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Thursday, January 21, 2021

‘One year passed, no arrests made’: JNU students recall vicious attacks by masked goons

One year after the brutal attack, professors and students are still waiting for the authorities to take action against the perpetrators.

On the night of January 5, 2020, Delhi’s Jawaharlal Nehru University (JNU) was in tatters. All that were visible to the eyes were shards of glasses from broken windows, ransacked rooms and injured people. It was a night of horror. As students ran, masked goons chased them around the JNU campus. 

Across the campus, a sense of fear and uncertainty reigned after a mob of violent, ruthless masked goons on the JNU campus created a warlike situation, storming into hostels and brutally beating up students and teachers. 

One year after the brutal attack, professors and students are still waiting for the authorities to take action against the perpetrators.

Recalling the horror, Sayam, a student at the center for informal sector and labour studies tells Platocast: “I was at the Sabarmati T point at the JNUTA’s (Teacher’s Association)  peace gathering when the word had arrived of some masked goons coming towards Sabarmati. Immediately the lights went off and they approached the students and teachers with rods, lathis, etc.”

“Comrade Aishe kept saying, “don’t get scared, we will not let them scare us” and she stood by her word and did not move an inch back. That’s when she got injured. Our professors tried to form a human chain in order to protect their students and were brutally attacked” he added. “Prof. Sucharita Sen was horribly injured among others. Everyone tried to take refuge immediately to the nearest Sabarmati hostel where the students were attacked next. This is where the infamous images and videos of Komal Sharma and her team threatening students come from. But the students of Sabarmati, particularly the female students and the staff stood strong and resisted the goons with their sheer will.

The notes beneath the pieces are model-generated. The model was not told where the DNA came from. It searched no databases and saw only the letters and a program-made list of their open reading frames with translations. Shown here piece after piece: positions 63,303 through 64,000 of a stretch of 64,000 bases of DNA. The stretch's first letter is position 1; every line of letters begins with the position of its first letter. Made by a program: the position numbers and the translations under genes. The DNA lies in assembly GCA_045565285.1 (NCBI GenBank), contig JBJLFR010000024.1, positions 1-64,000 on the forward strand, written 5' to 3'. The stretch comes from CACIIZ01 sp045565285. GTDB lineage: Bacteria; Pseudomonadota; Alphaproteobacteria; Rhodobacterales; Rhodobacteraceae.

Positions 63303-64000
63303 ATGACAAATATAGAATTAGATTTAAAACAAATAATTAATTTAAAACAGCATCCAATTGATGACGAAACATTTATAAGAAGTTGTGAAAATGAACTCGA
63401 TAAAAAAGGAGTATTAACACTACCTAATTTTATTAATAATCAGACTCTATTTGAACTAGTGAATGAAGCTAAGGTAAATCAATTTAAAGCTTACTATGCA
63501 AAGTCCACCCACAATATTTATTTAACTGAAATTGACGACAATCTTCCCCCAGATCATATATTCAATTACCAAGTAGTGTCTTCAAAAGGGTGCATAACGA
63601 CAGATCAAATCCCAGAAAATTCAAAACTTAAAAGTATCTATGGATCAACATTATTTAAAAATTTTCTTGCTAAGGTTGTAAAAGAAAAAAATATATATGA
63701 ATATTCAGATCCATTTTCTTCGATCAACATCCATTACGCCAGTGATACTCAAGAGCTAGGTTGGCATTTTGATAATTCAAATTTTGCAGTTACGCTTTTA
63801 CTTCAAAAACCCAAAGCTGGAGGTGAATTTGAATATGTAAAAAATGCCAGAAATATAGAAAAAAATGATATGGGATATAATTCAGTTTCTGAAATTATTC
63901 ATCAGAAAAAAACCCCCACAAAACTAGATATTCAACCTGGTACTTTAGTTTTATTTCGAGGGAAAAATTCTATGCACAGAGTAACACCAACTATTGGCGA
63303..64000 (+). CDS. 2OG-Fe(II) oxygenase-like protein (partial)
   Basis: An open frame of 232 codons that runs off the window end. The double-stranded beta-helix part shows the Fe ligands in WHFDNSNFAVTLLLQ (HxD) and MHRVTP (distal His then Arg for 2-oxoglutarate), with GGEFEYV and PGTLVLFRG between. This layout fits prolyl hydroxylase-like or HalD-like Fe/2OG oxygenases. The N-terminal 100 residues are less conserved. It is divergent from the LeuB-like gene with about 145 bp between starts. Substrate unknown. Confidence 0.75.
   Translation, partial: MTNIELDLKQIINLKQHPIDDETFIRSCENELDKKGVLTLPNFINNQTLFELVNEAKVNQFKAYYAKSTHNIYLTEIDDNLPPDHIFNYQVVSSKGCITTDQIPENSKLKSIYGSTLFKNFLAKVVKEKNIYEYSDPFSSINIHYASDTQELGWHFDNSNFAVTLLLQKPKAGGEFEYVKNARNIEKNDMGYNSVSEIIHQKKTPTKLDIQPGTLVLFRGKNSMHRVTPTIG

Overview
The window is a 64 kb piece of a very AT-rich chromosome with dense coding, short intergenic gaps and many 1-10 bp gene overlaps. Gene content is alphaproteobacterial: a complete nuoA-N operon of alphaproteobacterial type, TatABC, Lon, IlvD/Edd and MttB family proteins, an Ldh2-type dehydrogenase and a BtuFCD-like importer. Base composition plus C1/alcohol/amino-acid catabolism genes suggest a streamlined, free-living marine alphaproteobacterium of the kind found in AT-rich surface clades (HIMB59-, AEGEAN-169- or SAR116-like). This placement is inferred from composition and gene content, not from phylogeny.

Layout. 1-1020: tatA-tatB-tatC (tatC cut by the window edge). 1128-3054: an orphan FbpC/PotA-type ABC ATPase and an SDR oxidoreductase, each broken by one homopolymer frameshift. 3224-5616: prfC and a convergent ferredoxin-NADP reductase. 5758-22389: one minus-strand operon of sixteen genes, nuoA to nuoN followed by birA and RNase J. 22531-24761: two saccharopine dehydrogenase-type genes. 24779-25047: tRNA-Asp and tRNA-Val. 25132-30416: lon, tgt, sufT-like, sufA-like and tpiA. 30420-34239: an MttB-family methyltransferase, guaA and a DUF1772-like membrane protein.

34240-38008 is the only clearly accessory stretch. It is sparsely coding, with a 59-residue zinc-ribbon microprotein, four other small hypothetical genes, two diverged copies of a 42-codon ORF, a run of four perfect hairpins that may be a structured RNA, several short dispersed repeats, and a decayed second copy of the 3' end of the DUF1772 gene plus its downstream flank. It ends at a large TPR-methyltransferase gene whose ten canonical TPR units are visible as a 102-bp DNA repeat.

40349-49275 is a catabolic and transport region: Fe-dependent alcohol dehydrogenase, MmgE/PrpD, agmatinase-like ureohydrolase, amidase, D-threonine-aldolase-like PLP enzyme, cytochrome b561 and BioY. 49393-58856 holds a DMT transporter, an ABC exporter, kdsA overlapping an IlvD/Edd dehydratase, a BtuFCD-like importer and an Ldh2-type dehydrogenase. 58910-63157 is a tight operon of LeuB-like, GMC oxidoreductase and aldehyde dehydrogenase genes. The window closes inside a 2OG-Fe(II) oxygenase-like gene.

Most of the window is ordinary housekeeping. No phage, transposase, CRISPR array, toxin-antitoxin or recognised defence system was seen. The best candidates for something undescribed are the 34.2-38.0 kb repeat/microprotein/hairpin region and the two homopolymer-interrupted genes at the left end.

Sayam says that in Sabarmati, students were particularly targeted for their religion, where they came from, their political inclinations. Even students from the blind community were not spared, he adds.

“While all this was going on, our admin and VC were not reachable, the police stood outside the main gate while the violence was unleashed inside the campus,” Sayam says. “All these, and the very apparent involvement of the ABVP (rss’s student wing) , the silence from the VC to this day, clearly suggest a very planned violent attack on JNU.”

The January 5 attacks triggered massive outrage across the country Soon after, there were demands that the JNU Vice-Chancellor M Jagadesh Kumar be removed from his position. Across the nation, various educational institutions demanded justice for the survivors.

“ I was at the t point at the time of the attack. We were having tea at sabarmati dhaba when there was stone pelting. Some students started running and I didn’t know what was happening,” recalls Anjana, 23, MA Labour Studies. “A set of us were asking students to not run and then we saw a masked mob run towards us and I ran to Tapti. Then I got a call from my classmate who got beaten up and some of us walked back to t-point. We saw Aishe bleeding and I got in the ambulance with her. On the way, the mob tried to attack the ambulance near Periyar. At the gate police refused to let us out, and we had to take a detour.”